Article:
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After Repeated Unexplained Car Fires, Armed Robbery Outside West Pullman Building, Many Think Issue Has To Do With Gangs, Race

CHICAGO (CBS) -- After unexplained car fires in the back of a building and bullets flying in the front, a West Pullman neighborhood landlord and his tenants have a simple request – make it stop.

As CBS 2's Jermont Terry reported, the eight-unit apartment building sits on Kensington Avenue. Since a new owner purchased it last fall the scene of charred vehicles out back keep playing out.

"They made me lose my car. I couldn't get to work," said Tarlece Beard.

Beard lived in the building for one month. Her car was the first to catch on fire while parked in December, and now she has moved elsewhere.

"That's why I left," Beard said. "I feared for me life."

Someone actually set her car on fire twice.

The first time, Beard said: "It didn't burn fully. It just burned the interior and the back seats."

Yet days later, they finished the job. She believes she was targeted by a gang for one reason.

"The gangs going on around there, they don't like Blacks around," Beard said.

Property owner Michael Taylor said: "I didn't know whether it was race-related. I didn't think that at all. I'm thinking it was something personal."

But now, Taylor insists the incident was not isolated.

"It's just a small group of people who are trying to send a message," Taylor said.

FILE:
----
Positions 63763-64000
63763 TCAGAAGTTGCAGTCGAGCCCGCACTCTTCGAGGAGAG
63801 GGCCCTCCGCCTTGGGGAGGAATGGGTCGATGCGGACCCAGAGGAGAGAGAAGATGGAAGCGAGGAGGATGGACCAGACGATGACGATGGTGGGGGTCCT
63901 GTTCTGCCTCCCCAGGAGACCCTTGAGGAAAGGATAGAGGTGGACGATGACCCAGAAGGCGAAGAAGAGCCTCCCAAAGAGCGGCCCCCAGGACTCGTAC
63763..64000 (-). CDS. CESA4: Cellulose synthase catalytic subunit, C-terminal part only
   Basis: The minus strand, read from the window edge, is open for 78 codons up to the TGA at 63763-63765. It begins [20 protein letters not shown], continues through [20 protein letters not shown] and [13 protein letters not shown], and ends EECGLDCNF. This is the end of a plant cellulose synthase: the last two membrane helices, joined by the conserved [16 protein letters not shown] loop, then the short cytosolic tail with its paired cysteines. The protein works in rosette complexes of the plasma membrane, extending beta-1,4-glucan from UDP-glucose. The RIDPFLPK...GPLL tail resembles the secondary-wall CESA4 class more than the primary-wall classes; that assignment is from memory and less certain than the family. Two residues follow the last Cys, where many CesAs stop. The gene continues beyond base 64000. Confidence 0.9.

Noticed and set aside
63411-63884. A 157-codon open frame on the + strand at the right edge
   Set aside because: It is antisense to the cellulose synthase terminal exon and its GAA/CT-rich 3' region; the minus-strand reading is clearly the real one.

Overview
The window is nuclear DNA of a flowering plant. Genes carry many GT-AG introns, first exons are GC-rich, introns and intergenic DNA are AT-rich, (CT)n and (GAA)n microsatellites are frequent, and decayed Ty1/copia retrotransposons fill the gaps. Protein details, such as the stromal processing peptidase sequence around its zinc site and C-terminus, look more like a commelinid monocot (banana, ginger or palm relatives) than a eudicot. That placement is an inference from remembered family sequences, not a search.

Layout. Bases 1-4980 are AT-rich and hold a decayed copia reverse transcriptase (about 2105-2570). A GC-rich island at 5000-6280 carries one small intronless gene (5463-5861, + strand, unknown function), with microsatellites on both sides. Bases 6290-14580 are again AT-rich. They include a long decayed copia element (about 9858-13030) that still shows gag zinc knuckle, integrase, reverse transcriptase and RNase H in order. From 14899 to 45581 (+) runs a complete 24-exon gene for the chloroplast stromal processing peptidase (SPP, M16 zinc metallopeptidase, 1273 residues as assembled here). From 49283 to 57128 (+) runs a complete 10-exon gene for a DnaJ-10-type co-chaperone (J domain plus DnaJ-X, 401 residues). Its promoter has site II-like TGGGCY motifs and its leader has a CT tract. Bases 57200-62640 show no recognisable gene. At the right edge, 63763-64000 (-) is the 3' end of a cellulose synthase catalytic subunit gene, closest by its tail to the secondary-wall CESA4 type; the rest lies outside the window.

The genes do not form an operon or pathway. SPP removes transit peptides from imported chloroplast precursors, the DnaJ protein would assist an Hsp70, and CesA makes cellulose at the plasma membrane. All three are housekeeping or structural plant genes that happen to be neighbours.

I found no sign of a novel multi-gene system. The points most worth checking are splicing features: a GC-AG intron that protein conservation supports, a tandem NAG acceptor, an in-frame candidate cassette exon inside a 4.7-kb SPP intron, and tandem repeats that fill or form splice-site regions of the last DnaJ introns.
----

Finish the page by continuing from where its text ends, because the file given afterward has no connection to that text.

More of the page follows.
Exactly what the message is isn't clear. But different tenants keep waking up to find their cars torched. Two more vehicles were damaged over the weekend.

Meanwhile, Taylor insists a gang is to blame after a recent armed robbery.

"Robbing a young man and asking him what his gang affiliation was, and some of the words that I was told was being exchanged, 'You guys not welcome here,' and all that kind of thing," Taylor said, "and then the next day, two more cars are set on fire."

That, Taylor said, led him to conclude it was likely "there's some racial tensions here."

Police are investigating the robbery and shooting, but will not say if the torched cars are connected.

Meanwhile, fear is setting in.

"The safety of my tenants must be paramount," Taylor said.

Chicago Police said late Wednesday they have no reason to believe anyone intentionally set the cars on fire. Yet Taylor said it is beyond a coincidence that cars only in his lot keep going up in smoke.

He has been working on getting security cameras linked directly to the CPD's camera initiative.

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